Canadian Football History
Canadian football is a form of gridiron football which is played almost exclusively in Canada. Although it has undergone a number of developments, the origins of this game actually go back many years.
The first recorded example of gridiron football being played in Canada was back in 1861, at the University of Toronto. To put this time line in perspective, it was not long after the age-old card game of poker was given its first official mention in print in a handbook of games that Canadian Football first hit the grid iron. For a modern sport to have such a long history is relatively rare, yet many aspects of the original game are still present today.
Although the rules of play were still vague at this point in time, an in initial football was formed. Later, in 1864, a more clearly defined set of rules were developed by F. Barlow Cumberland and Frederick A. Bethune at Toronto’s Trinity College. These rules were loosely based on those used to play rugby football in the United Kingdom.
The influence of British rugby was further incorporated into the rules of Canadian football when British Army officers played a game against local civilians in 1865 Montreal. Out of this, the Montreal Football Club was formed three years later, which is noted as being the first non-university football club to have been based in Canada.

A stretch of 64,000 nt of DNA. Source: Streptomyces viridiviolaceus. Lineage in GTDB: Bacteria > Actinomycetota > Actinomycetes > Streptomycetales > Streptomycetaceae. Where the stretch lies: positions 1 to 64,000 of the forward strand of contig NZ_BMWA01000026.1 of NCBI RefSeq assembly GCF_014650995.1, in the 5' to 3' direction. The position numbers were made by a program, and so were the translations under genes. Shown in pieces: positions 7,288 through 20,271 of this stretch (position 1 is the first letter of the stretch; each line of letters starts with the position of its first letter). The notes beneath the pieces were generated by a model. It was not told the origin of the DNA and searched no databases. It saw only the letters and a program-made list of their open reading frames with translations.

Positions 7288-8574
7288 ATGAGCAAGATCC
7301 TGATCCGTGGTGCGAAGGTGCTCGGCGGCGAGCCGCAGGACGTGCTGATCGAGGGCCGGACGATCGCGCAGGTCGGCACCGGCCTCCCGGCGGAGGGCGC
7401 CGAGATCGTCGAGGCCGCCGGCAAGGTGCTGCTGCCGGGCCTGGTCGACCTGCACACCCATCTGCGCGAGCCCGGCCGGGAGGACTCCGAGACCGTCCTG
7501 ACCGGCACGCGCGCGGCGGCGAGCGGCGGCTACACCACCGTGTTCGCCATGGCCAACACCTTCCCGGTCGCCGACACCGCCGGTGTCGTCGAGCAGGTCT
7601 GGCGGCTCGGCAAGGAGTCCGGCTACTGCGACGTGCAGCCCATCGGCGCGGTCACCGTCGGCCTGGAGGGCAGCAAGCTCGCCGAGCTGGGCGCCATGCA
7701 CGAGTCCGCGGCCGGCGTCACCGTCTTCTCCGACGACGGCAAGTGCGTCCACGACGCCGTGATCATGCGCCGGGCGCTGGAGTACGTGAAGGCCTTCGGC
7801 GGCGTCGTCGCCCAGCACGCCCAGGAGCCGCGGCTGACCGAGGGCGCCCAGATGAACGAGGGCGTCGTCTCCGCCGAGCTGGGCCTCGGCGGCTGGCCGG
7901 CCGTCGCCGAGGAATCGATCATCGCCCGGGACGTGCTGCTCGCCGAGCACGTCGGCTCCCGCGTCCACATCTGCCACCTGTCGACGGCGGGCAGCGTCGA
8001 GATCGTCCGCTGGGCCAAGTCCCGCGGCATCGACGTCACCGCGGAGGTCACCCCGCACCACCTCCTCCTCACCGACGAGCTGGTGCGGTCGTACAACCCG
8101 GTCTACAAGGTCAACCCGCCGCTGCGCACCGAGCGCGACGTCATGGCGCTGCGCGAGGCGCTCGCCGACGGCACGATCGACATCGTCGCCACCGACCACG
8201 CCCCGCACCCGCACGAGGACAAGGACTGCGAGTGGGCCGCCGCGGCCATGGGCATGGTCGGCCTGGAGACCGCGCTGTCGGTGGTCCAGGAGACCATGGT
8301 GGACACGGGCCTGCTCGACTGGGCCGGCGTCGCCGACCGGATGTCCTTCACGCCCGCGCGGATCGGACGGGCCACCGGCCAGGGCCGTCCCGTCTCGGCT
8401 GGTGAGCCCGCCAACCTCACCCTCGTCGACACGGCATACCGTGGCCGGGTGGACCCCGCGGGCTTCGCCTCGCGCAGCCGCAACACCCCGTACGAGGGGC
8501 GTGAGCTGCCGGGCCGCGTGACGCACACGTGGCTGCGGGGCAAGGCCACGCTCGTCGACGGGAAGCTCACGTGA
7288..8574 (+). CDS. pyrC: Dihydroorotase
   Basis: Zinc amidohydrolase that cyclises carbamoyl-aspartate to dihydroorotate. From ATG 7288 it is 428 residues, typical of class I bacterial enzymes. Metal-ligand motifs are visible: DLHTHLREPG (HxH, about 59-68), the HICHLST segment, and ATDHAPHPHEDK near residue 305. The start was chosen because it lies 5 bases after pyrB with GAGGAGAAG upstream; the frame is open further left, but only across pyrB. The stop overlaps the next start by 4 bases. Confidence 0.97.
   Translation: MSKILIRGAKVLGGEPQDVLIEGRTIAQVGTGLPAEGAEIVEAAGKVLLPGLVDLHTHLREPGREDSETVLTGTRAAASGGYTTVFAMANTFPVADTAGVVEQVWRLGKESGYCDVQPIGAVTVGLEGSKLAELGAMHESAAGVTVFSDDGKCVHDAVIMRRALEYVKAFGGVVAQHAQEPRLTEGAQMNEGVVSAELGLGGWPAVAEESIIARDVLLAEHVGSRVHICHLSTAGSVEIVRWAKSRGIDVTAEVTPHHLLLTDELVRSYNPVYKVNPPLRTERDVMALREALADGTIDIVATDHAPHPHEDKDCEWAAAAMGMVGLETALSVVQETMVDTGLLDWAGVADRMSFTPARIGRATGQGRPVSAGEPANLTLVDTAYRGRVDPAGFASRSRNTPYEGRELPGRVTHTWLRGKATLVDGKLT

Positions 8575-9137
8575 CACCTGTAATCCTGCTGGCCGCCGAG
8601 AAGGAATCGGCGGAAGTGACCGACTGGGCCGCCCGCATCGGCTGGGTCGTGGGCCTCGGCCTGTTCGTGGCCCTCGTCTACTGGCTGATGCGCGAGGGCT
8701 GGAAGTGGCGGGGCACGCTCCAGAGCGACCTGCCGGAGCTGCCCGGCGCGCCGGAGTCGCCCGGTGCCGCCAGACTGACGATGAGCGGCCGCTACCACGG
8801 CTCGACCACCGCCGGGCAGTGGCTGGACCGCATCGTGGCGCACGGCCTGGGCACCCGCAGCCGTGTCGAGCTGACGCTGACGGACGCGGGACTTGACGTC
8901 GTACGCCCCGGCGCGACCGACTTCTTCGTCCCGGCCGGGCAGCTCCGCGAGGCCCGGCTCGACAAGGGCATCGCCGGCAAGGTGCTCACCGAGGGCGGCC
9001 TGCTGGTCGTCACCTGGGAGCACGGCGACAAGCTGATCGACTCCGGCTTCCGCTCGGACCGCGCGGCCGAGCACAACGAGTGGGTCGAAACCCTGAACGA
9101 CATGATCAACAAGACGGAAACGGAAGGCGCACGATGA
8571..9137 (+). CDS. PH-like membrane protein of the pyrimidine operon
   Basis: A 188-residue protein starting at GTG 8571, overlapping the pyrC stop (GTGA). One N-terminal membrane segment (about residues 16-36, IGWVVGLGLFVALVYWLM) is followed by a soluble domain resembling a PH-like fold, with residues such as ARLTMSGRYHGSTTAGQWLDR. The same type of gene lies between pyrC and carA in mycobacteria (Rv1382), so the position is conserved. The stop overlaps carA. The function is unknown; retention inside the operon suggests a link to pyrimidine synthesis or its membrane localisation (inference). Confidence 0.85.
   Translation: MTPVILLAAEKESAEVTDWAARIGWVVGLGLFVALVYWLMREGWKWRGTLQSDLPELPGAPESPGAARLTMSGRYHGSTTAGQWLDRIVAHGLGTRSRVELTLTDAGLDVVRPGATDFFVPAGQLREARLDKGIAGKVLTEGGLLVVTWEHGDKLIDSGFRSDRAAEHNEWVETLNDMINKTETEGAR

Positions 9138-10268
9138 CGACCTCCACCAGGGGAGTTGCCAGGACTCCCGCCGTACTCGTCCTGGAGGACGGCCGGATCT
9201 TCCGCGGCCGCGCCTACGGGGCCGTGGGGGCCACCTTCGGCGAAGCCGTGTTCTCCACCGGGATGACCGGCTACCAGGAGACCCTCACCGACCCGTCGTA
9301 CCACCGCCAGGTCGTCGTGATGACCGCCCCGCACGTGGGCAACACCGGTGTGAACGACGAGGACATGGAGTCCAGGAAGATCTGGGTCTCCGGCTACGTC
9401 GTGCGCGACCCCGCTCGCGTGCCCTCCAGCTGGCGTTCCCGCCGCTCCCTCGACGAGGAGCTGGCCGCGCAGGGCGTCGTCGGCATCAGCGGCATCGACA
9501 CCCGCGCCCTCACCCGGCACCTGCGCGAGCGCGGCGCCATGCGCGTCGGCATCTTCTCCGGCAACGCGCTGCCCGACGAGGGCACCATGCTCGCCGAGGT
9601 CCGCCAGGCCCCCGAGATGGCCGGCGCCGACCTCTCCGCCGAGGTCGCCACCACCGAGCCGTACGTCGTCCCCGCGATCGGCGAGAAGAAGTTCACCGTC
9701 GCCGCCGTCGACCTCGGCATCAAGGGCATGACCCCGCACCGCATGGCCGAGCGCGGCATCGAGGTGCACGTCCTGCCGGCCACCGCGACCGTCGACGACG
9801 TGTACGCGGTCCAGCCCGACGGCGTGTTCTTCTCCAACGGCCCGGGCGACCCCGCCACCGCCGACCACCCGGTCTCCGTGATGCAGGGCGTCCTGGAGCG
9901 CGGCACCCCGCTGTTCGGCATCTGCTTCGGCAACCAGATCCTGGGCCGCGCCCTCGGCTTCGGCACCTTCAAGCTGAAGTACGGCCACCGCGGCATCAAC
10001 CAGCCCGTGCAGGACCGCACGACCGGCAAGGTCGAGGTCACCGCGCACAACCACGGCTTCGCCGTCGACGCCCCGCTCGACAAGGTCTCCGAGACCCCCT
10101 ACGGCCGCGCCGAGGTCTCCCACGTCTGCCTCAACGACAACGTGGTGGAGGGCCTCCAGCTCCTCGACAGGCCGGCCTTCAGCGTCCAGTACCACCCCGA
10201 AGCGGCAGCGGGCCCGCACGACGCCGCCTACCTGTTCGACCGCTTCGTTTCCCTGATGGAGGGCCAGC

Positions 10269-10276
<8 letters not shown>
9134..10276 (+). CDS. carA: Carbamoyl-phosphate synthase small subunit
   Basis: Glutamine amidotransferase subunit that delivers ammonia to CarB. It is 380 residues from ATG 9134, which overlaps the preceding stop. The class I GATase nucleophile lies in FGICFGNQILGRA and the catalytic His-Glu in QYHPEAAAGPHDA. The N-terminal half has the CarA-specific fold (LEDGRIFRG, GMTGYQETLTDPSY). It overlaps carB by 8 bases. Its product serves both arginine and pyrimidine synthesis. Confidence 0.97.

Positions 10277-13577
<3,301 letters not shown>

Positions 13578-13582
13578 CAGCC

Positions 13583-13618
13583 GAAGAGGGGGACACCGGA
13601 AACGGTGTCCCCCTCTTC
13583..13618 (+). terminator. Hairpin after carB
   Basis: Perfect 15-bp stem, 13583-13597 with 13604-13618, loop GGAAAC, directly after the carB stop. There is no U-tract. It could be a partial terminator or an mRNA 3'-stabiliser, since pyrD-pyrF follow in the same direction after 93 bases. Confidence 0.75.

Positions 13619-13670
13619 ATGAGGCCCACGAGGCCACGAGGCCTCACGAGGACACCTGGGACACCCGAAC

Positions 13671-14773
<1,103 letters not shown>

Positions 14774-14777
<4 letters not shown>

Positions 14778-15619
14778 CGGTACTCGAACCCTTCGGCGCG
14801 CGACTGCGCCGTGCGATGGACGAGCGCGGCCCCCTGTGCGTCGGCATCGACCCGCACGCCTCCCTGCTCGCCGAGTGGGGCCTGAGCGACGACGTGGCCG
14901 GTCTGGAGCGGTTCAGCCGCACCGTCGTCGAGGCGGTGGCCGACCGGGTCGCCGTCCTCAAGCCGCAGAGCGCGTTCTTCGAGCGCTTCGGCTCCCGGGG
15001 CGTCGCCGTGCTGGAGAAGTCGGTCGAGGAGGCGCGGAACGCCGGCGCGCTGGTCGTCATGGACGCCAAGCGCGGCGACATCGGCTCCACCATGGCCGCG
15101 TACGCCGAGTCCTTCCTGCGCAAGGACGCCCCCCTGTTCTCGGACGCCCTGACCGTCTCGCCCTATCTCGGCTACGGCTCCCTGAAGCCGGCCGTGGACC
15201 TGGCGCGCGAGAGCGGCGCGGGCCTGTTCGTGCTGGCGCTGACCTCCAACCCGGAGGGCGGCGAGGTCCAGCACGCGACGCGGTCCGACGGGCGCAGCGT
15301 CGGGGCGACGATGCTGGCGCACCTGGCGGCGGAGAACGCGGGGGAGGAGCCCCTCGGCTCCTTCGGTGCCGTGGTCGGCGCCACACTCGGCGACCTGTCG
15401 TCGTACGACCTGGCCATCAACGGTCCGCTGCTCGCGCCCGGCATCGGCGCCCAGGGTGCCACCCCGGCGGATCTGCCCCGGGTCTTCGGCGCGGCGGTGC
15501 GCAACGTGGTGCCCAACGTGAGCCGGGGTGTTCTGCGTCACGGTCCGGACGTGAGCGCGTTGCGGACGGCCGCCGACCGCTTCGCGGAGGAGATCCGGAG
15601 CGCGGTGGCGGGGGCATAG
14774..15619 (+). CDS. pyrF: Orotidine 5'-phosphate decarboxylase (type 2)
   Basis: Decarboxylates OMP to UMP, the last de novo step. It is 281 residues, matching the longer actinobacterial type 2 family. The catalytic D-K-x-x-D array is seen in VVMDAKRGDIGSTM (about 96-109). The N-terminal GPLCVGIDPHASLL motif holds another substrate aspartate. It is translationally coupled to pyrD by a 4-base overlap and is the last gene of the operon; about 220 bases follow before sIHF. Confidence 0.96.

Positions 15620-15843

However, within Canada’s universities, the game gained increasing popularity. It was known as rugby-football, and one of the institutions where it became most popular was Montreal’s McGill University. In 1874, McGill challenged Harvard University to a match, and the beginnings of a league began to take shape.
Before the current Canadian Football League was officially established, however, the Canadian Rugby Football Union (CRFU), and the Canadian Rugby Union both presided over the rules of the game. These institutions all went some way to shaping the game into what it is today.